Upstage centre, splitting the choir in two (basses and altos on one side, tenors and sopranos on the other) was a large vertical screen on which were projected extremely bright abstract moving images (Flora & Fauna Visions GMBH) throughout the whole evening, that seemed to have no relevance whatsoever to anything else which was happening. They were often so bright that it was unpleasant and uncomfortable to look at the stage. The lighting design, by Terry Cook, was very fussy, lighting the orchestra’s feet with different colours, but also causing unnecessary lighting to spill into the auditorium, especially randomly onto the boxes and proscenium arch.

The direction by Neil Connolly also seemed too complex and often unnecessary, taking away from rather than adding to the musical performance: there were just so many layers of dance, speech, light and other distractions that Handel’s music was in danger of getting ‘lost’. It was as if Connolly felt that, having been performed continually for nearly 300 years, Handel’s Messiah needs extra ‘help’. It doesn’t! It is good enough to stand on its own!

3 Star Review

Review by John Groves

Internationally acclaimed soloists Danielle De Niese, Nicky Spence, Idunnu Münch and Cody Quattlebaum star in a visionary new classical concert experience.

With world-class musicians and innovative and imaginative lighting design, visual effects, choreography and staging, the event promises to immerse audiences in a powerful and theatrical new setting for Handel’s much-loved musical telling of the story of Christ. With its universal human themes of birth, hope, joy, suffering, sacrifice and redemption this musical biopic has captivated audiences for centuries. Come and be the first to experience this brand new adaptation.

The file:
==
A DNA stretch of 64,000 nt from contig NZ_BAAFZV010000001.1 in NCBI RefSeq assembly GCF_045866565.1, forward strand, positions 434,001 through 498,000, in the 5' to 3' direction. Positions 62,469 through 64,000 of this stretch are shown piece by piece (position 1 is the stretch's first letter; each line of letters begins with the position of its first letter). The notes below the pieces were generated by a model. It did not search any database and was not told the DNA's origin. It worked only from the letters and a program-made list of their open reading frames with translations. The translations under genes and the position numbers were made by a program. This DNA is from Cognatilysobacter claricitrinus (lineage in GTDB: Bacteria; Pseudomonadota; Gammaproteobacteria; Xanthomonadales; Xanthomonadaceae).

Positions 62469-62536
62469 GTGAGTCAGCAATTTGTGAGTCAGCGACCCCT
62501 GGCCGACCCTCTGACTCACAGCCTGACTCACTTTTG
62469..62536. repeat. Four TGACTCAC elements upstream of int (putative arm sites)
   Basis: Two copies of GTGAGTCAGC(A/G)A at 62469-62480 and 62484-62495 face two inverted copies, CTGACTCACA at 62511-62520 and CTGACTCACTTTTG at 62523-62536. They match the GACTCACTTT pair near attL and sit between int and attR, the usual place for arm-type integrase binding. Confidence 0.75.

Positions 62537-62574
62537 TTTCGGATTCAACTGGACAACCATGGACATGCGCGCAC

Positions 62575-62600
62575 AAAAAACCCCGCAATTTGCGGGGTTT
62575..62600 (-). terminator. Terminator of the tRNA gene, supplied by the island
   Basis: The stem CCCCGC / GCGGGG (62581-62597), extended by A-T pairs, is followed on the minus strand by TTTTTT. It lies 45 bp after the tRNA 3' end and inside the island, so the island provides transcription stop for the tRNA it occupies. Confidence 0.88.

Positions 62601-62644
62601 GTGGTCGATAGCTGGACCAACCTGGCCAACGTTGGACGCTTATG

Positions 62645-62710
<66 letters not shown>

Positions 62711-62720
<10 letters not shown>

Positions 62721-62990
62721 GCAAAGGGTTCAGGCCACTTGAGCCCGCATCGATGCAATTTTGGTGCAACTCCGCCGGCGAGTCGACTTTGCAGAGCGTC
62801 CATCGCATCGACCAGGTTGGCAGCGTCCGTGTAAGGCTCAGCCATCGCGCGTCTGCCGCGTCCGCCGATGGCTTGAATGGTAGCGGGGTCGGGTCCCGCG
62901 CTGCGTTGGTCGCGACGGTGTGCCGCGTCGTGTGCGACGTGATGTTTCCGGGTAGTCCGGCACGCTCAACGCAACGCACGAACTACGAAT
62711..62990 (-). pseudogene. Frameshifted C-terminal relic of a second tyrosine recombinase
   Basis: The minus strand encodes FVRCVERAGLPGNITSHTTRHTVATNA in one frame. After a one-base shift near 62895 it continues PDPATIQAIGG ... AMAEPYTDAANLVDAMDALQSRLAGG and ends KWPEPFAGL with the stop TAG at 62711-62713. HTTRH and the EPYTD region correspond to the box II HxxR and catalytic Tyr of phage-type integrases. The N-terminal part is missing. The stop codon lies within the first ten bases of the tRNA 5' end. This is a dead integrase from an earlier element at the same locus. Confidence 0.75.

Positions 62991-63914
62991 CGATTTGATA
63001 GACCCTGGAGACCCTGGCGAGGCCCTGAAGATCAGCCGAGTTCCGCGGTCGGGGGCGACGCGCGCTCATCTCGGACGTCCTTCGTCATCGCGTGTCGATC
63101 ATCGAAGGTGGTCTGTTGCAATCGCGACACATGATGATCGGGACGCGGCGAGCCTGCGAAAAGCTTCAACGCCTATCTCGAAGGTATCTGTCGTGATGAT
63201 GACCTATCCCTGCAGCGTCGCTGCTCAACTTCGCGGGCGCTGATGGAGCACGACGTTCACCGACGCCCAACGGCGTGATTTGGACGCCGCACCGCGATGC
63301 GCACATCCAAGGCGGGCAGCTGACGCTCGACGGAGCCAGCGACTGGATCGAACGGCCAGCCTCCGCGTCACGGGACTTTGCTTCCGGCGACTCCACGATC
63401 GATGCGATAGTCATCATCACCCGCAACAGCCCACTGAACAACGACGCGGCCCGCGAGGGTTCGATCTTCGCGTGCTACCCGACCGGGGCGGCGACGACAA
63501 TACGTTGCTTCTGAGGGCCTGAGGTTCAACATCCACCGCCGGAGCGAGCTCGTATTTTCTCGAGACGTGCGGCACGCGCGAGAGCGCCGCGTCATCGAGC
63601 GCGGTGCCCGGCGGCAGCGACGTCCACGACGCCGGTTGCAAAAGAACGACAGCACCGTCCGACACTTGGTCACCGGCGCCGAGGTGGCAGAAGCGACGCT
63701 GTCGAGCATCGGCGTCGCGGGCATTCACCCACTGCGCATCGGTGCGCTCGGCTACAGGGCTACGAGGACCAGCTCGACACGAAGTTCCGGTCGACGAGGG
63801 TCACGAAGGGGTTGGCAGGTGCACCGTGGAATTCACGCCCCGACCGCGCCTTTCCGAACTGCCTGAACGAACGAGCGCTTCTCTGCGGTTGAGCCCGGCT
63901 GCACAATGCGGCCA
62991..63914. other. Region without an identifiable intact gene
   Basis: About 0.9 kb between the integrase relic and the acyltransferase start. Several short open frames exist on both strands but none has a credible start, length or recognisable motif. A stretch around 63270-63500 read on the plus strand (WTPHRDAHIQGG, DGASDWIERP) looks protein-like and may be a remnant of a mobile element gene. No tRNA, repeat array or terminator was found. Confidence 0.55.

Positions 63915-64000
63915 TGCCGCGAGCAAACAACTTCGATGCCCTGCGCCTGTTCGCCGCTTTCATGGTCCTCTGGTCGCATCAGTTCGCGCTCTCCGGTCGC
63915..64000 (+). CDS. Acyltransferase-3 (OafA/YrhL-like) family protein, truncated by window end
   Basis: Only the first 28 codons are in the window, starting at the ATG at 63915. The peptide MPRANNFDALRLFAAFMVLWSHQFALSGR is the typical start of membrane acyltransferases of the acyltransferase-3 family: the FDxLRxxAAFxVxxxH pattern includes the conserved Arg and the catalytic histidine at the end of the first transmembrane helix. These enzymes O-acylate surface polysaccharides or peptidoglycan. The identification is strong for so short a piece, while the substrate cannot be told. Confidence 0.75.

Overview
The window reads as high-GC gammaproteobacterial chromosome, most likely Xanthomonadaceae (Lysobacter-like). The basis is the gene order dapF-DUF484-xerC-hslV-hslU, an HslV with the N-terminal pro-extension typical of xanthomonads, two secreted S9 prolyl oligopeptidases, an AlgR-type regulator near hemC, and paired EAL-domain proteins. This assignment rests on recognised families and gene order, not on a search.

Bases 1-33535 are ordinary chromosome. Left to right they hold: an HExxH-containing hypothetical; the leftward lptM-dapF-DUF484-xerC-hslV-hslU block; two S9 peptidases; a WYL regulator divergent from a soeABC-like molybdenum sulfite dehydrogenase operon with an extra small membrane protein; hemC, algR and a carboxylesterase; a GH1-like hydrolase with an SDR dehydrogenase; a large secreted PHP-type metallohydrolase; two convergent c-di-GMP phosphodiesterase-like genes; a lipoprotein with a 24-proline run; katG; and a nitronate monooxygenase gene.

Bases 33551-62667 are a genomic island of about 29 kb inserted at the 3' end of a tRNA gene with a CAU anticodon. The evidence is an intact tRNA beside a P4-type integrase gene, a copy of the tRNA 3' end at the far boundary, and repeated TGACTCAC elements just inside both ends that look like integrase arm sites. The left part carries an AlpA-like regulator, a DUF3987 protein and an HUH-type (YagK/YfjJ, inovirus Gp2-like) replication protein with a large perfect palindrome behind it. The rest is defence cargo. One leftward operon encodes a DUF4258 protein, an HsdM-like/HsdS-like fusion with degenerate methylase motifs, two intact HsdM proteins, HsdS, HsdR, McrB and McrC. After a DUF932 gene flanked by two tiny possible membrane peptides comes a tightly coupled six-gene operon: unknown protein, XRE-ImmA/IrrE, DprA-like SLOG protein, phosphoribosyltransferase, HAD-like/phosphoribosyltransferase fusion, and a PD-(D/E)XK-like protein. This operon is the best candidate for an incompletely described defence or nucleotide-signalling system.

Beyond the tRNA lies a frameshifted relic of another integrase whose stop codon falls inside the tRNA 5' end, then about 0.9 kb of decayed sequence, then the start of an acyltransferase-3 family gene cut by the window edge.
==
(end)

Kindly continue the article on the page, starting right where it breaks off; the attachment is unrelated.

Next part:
Danielle De Niese – Soprano
Nicky Spence – Tenor
Idunnu Münch – Mezzo-soprano
Cody Quattlebaum – Bass-baritone

Arthur Darvill
Martina Laird

Gregory Batsleer – Conductor
Neil Connolly – Director
Tom Jackson Greaves – Choreographer
flora&faunavisions GmbH – Co-Concept & Multimedia Creation
Andy Graham – Sound Design
Terry Cook of Woodroffe Bassett Design – Lighting Design
P Burton-Morgan – Spoken Word
Louis Hartshorn – Producer


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  • John Groves

    John Groves studied singing with Robert Easton and conducting with Clive Timms. He was lucky enough to act in the British premiere of a Strindberg play at the Edinburgh Festival Fringe more years ago than he cares to remember, as well as singing at the Royal Opera House - once! He taught drama and music at several schools, as well as examining the practical aspects of GCSE and A level drama for many years. For twenty five years he has conducted a brass band as well as living on one of the highest points of East Sussex surrounded by woodland, deer, foxes and badgers, with kites and buzzards flying overhead.

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1 thought on “Handel’s Messiah: The Live Experience – Theatre Royal Drury Lane”

  1. Hmmm, sounds like a sloppy performance that did nothing for a major work that, as Mr.Groves says, is good enough to stand alone. It certainly doesn’t need adapting in this way by ill-prepared performers or a conductor who refers to classical music as being “dull and stuffy”.